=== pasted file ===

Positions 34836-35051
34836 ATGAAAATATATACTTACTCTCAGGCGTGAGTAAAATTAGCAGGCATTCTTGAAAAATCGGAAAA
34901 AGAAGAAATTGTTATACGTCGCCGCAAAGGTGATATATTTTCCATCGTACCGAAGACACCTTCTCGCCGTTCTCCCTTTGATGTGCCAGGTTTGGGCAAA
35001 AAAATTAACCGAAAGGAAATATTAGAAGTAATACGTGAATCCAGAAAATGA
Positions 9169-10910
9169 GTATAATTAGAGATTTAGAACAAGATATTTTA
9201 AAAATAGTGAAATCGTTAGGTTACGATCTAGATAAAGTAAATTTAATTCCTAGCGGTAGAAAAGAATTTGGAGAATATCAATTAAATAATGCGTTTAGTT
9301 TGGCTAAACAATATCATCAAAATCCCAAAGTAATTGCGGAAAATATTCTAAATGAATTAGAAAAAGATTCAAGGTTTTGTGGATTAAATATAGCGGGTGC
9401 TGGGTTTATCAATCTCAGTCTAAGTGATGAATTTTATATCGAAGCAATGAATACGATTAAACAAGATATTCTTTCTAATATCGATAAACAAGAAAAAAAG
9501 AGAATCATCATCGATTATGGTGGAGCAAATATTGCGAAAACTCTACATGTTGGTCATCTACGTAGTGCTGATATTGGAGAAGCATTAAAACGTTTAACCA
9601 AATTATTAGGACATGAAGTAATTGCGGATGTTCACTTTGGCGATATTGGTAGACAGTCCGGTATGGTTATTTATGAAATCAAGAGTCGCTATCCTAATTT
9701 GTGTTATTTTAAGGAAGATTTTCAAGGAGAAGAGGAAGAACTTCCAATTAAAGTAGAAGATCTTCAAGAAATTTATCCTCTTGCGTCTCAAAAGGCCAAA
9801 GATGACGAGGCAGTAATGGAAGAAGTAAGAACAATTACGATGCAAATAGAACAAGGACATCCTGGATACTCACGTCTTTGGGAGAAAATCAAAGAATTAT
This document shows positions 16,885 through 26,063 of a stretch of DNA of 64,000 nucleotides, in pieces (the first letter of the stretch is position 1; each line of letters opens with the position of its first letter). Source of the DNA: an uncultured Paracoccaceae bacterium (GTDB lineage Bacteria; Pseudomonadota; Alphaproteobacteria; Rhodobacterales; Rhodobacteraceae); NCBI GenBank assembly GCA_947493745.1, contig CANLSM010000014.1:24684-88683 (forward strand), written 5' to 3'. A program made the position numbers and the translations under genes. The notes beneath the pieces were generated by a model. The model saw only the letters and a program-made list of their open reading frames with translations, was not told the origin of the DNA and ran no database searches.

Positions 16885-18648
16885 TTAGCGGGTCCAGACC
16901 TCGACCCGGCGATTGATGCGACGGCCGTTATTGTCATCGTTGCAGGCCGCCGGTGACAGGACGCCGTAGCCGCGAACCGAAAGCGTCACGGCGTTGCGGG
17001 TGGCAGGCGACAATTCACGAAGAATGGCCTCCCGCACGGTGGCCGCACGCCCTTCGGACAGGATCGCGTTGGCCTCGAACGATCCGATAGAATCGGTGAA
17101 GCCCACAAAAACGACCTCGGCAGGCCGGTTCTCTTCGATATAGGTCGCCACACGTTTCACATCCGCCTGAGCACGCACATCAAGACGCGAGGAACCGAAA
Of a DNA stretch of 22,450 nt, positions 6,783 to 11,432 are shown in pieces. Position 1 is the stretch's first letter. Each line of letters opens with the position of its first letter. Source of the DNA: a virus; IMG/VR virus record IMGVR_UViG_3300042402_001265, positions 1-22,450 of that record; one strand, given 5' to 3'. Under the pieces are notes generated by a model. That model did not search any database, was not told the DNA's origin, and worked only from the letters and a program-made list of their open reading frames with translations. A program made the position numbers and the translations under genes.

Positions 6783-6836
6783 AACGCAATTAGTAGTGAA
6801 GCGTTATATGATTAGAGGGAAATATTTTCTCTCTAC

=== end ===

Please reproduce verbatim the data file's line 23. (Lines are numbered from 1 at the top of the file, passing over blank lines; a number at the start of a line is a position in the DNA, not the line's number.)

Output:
6801 GCGTTATATGATTAGAGGGAAATATTTTCTCTCTAC